A huge majority of community pharmacists have lost patients in the last six months due to unfair practices by much larger competitors, an industry group that represents small pharmacists said last week.
They accuse CVS Health — which operates as an insurer, claims administrator and pharmacy retailer — as being the company responsible for the most abuses. CVS denies the claim.
The National Community Pharmacy Association (NCPA) said that between Sept. 8-11, it collected 412 responses to a survey about a practice known as “patient steering.”
In addition to being the nation’s largest pharmacy retailer, CVS is now also the largest pharmacy benefit manager, which charges insurers, pays pharmacists, decides which drugs get favorable treatment and collects rebates from manufacturers. The company has said it maintains a strict firewall between the businesses, but critics have accused the company of using one business to advantage the others.
For example, in the fall of 2017, Ohio community pharmacists complained Medicaid reimbursements from CVS’s pharmacy benefit manager, CVS Caremark, had dropped so low that they were having a hard time staying in business. At the same time the pharmacists they were receiving letters from from another arm of CVS acknowledging that reimbursements were low and that CVS was willing to buy out the community pharmacists.
That made pharmacists suspicious that the part of the corporation that acquires pharmacies was using CVS Caremark’s reimbursement data to determine which independent pharmacies were most likely to be struggling and vulnerable to a buyout offer. CVS denied that.
Some observers feared such concerns would only get worse when a federal judge last year allowed CVS to merge with Aetna, the country’s third-largest health insurer.
Now the NCPA, the group representing small pharmacists, says things are getting worse.
One method of patient steering is to transfer their prescriptions to another pharmacy without their knowledge, much less their consent.
According to the NCPA survey, 79% of community pharmacists said that had happened with one or more of their patients in the past six months. Almost 78% of respondents said some of the patients thus steered saw their prescriptions moved to CVS.
“That’s a big red flag,” NCPA CEO B. Douglas Hoey said in a statement. “The pharmacy sector is very competitive, and most big chains have aggressive marketing schemes aimed at taking patients from rivals. CVS Health not only owns brick-and-mortar stores, but it also owns its own insurance companies, Aetna and Caremark. That information allows it to eavesdrop on when and where patients are getting their prescriptions and, as the survey reported, coerce unknowing patients into CVS stores.”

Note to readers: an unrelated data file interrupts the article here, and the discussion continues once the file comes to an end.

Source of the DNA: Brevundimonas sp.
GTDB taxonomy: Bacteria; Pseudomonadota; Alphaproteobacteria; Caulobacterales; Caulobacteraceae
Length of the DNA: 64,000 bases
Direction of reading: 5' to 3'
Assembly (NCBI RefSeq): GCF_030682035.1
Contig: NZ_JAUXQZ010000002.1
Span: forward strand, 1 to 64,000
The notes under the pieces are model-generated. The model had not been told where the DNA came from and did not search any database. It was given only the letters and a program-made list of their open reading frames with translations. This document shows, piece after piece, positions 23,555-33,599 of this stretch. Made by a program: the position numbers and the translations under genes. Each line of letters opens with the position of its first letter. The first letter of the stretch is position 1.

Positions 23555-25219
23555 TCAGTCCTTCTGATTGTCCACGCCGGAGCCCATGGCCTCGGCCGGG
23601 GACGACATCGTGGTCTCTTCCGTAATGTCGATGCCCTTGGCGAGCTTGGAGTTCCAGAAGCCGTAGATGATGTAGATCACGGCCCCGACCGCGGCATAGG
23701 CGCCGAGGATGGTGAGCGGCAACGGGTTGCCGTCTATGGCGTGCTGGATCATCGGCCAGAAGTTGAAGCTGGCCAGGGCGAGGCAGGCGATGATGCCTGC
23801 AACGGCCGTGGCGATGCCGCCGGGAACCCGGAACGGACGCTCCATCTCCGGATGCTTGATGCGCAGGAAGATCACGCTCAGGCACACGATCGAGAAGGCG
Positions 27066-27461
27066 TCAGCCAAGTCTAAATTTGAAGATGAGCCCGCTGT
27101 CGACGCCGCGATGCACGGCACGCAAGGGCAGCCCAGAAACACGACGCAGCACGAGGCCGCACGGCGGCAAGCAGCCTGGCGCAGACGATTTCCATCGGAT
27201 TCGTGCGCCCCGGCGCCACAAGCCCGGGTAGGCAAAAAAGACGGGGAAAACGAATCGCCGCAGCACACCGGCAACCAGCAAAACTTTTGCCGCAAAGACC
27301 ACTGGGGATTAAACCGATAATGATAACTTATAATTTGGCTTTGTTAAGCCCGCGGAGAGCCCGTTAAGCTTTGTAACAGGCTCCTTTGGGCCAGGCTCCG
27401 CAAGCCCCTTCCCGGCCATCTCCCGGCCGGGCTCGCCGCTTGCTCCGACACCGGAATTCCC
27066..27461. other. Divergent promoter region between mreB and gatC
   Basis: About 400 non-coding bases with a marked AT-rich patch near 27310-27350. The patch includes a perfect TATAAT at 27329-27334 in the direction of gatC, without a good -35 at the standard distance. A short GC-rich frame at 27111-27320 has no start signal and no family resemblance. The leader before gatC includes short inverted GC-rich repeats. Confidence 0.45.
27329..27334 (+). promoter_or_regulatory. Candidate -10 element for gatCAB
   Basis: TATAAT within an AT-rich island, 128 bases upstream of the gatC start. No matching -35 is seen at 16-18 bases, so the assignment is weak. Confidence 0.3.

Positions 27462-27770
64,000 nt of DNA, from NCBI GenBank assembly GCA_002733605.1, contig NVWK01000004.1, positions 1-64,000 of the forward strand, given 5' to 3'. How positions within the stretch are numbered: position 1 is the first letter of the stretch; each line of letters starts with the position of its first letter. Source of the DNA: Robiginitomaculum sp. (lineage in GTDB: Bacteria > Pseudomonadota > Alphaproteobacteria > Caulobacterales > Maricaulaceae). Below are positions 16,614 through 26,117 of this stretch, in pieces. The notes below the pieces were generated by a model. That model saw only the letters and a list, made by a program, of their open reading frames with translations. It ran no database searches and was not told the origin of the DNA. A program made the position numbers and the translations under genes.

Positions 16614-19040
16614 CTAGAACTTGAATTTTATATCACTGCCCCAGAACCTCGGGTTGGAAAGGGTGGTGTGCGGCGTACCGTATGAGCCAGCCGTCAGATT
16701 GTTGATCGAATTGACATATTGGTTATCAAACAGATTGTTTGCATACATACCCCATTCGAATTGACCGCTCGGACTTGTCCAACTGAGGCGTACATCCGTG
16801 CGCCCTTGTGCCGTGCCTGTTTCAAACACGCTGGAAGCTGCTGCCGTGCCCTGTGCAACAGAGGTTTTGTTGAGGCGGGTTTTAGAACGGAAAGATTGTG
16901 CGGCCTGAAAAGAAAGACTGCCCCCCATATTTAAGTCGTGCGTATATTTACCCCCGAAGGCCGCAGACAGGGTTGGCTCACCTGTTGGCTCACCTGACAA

In an email, CVS Senior Director of Corporate Communications Michael DeAngelis said the NCPA claims were patently false.
“Our pharmacies only initiate prescription transfers when requested by a patient,” he said. “Also, CVS Caremark members have access to our broad network of more than 60,000 pharmacies, including most independent pharmacies and chain pharmacies, in addition to CVS Pharmacy. In fact, more than 40% of the pharmacies in our network are independently owned. If a plan sponsor chooses a particular network design that includes specific pharmacies, their members are notified in advance.”
DeAngelis also panned the process behind the NCPA survey.
“The ‘survey’ conducted by the business trade association, NCPA, of its own members has no basis in fact and is nothing but a self-serving attempt to disparage CVS Health,” he said. “Accusations that we transferred patients’ prescriptions to our own pharmacies without their knowledge or consent are simply not true.”
One Ohio pharmacist said he doesn’t know why he’s losing patients, but he knows he’s been losing them.
“We’re down 300 or 400 patients a month” compared to last year, said Barry Klein, owner of Klein’s Pharmacy in Cuyahoga Falls. “It’s hard to say what was the cause of it, but definitely our patient count is down.”